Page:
HilbertFilter

HilbertFilter[data,ωc]

applies a Hilbert filter with a cutoff frequency ωc to an array of data.

HilbertFilter[data,ωc,n]

uses a filter kernel of length n.

HilbertFilter[data,ωc,n,wfun]

applies a smoothing window wfun to the filter kernel.

Details and Options

  • HilbertFilter is a finite-impulse response (FIR) discrete-time filter typically used to obtain an approximation of data with a 90-degree phase shift.
  • The data can be any of the following:
  • listarbitrary-rank numerical array
    tseriestemporal data such as TimeSeries and TemporalData
    imagearbitrary Image or Image3D object
    audioan Audio or Sound object
  • Data smoothing with cutoff frequency ωc reduces the susceptibility of the evaluation to signal noise with the amount of smoothing dependent on the value of the cutoff frequency ωc.
  • The cutoff frequency ωc should be between 0 and . Smaller values of ωc result in greater smoothing.
  • When applied to images and multidimensional arrays, filtering is applied successively to each dimension, starting at level 1. HilbertFilter[data,{ωc1,ωc2,}] uses the frequency ωci for the ^(th) dimension.
  • HilbertFilter[data,ωc] uses a filter kernel length and smoothing window suitable for the cutoff frequency ωc and the input data.
  • Typical smoothing windows wfun include:
  • BlackmanWindowsmoothing with a Blackman window
    DirichletWindowno smoothing
    HammingWindowsmoothing with a Hamming window
    {v1,v2,}use a window with values vi
    fcreate a window by sampling f between and
  • The following options can be given:
  • Padding"Fixed"the padding value to use
    SampleRateAutomaticsample rate assumed for the input
  • By default, SampleRate->1 is assumed for images as well as data. For a sampled sound object of sample rate of r, SampleRate->r is used.
  • With SampleRate->r, the cutoff frequency ωc should be between 0 and r×.

Examples

open allclose all

Basic Examples  (2)

Hilbert filtering of a cosine sequence:

Hilbert filtering of an image:

Scope  (9)

Data  (6)

Filter a 1D pulse sequence:

Filter a 2D pulse sequence:

Filter a TimeSeries:

Hilbert filtering of a square wave audio signal:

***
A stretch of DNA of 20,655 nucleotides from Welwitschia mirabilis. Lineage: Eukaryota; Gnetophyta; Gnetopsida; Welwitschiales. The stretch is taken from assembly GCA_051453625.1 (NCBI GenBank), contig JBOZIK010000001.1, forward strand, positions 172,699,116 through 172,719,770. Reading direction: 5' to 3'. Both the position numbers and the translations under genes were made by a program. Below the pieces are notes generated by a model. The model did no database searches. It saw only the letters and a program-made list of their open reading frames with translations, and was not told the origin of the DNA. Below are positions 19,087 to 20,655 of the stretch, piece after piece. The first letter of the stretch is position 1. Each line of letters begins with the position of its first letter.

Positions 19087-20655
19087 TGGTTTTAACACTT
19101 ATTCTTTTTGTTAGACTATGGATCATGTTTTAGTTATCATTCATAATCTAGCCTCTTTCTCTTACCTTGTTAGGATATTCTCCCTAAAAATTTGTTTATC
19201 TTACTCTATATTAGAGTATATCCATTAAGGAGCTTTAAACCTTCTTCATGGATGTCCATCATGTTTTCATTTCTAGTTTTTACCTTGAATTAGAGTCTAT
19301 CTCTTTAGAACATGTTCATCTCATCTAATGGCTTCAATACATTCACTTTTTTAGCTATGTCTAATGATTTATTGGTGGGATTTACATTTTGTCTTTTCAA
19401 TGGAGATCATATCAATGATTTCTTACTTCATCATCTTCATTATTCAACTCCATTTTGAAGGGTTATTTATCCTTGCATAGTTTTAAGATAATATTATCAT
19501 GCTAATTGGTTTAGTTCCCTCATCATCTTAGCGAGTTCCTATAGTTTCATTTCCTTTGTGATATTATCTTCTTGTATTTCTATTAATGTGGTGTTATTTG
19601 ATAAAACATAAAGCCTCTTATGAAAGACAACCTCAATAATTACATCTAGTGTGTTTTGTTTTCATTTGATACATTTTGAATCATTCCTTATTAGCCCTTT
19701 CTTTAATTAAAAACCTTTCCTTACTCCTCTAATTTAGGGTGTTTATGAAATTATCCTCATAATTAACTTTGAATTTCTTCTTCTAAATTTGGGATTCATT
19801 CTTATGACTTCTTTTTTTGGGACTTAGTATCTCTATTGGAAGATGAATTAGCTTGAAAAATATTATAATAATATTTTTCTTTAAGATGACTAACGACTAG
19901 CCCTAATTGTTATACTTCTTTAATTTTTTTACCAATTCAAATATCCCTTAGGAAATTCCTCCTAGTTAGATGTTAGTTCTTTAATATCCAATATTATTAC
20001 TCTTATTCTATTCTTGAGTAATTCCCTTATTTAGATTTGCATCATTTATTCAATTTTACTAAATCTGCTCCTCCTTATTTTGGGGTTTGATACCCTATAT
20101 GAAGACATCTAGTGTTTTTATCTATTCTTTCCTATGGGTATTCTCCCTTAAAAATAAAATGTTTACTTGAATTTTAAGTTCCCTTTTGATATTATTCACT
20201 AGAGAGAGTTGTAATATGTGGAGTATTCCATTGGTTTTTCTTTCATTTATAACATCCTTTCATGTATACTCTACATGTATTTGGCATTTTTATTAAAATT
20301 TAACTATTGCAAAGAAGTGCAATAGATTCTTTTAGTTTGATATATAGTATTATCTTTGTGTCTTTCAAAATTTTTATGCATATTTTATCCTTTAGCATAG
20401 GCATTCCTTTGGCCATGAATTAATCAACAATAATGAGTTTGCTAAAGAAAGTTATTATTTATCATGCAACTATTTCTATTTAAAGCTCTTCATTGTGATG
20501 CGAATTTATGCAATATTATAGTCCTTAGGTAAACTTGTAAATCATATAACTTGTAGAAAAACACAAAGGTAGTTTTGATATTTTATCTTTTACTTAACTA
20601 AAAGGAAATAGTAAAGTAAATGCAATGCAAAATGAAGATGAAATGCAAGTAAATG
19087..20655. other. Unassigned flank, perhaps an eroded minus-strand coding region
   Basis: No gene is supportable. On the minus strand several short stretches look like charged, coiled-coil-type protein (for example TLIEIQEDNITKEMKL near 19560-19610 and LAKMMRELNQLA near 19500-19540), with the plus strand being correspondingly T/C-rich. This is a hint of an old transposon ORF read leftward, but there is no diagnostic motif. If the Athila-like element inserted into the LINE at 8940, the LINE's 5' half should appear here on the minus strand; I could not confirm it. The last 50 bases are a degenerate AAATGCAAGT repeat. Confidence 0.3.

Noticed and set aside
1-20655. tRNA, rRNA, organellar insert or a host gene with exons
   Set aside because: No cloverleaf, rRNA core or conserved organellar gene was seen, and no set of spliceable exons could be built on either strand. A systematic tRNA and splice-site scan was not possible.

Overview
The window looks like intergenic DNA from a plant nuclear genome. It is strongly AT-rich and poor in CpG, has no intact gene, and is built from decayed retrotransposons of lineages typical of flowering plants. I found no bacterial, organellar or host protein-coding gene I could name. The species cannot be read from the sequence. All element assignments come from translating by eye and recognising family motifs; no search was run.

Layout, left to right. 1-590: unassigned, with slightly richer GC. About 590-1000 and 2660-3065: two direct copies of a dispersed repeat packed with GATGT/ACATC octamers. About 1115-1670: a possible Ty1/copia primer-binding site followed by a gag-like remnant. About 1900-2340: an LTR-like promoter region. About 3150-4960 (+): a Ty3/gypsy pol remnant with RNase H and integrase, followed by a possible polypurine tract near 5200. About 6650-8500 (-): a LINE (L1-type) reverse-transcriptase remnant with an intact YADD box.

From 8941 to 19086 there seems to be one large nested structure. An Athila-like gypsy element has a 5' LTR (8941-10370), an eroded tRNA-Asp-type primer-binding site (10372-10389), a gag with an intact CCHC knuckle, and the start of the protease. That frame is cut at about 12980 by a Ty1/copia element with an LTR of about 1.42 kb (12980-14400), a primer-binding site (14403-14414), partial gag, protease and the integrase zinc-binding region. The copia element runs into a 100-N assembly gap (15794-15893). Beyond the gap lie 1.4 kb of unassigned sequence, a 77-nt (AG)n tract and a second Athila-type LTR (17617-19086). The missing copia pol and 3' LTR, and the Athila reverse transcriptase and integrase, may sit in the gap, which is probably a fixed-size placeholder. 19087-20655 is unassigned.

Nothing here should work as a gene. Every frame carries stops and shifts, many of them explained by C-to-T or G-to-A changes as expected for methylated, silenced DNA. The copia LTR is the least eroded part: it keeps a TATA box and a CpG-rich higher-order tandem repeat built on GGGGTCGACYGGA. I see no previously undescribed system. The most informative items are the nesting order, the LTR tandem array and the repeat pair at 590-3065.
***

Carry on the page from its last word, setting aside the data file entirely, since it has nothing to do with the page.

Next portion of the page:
Hilbert filtering of a 3D image:

Filter using exact precision:

Parameters  (3)

With an audio signal, a numeric cutoff frequency is interpreted as radians per second:

Hilbert transform of a unit step sequence:

Use a different cutoff frequency:

Use a kernel of length 5:

Use a specific window function:

Specify the window function as a numeric list:

Use different cutoff frequencies in each dimension:

Options  (5)

Padding  (3)

By default, "Fixed" padding is used:

Use no padding to eliminate border artifacts:

Different padding methods result in different edge effects:

SampleRate  (2)

Use a half-band Hilbert filter, assuming a normalized sample rate of 1:

Assume a sample rate of 3:

Apply a half-band Hilbert filter to audio sampled at a rate of :

Applications  (1)

Create an amplitude modulated signal:

Use a Hilbert filter to obtain the envelope of the modulated signal:

Properties & Relations  (7)

Using a cutoff frequency of 0 returns a zero sequence:

Create a Hilbert filter using LeastSquaresFilterKernel and a Hamming window:

Compare with the result of HilbertFilter:

Impulse response of a Hilbert filter of length 21:

Magnitude spectrum of filter:

Impulse response of a Hilbert filter of length 21 without a smoothing window:

Magnitude spectrum of the filter:

Impulse response of even-length Hilbert filter:

Magnitude spectrum of filter:

The magnitude response of the Hilbert filter improves as the length of the filter is increased:

The magnitude response of a half-band Hilbert filter of length 21:

Possible Issues  (1)

Filtering a short list using PaddingNone may return an empty list:

Other paddings return same length sequence:

Introduced in 2012
 (9.0)
 |
Updated in 2015
 (10.2)
2016
 (11.0)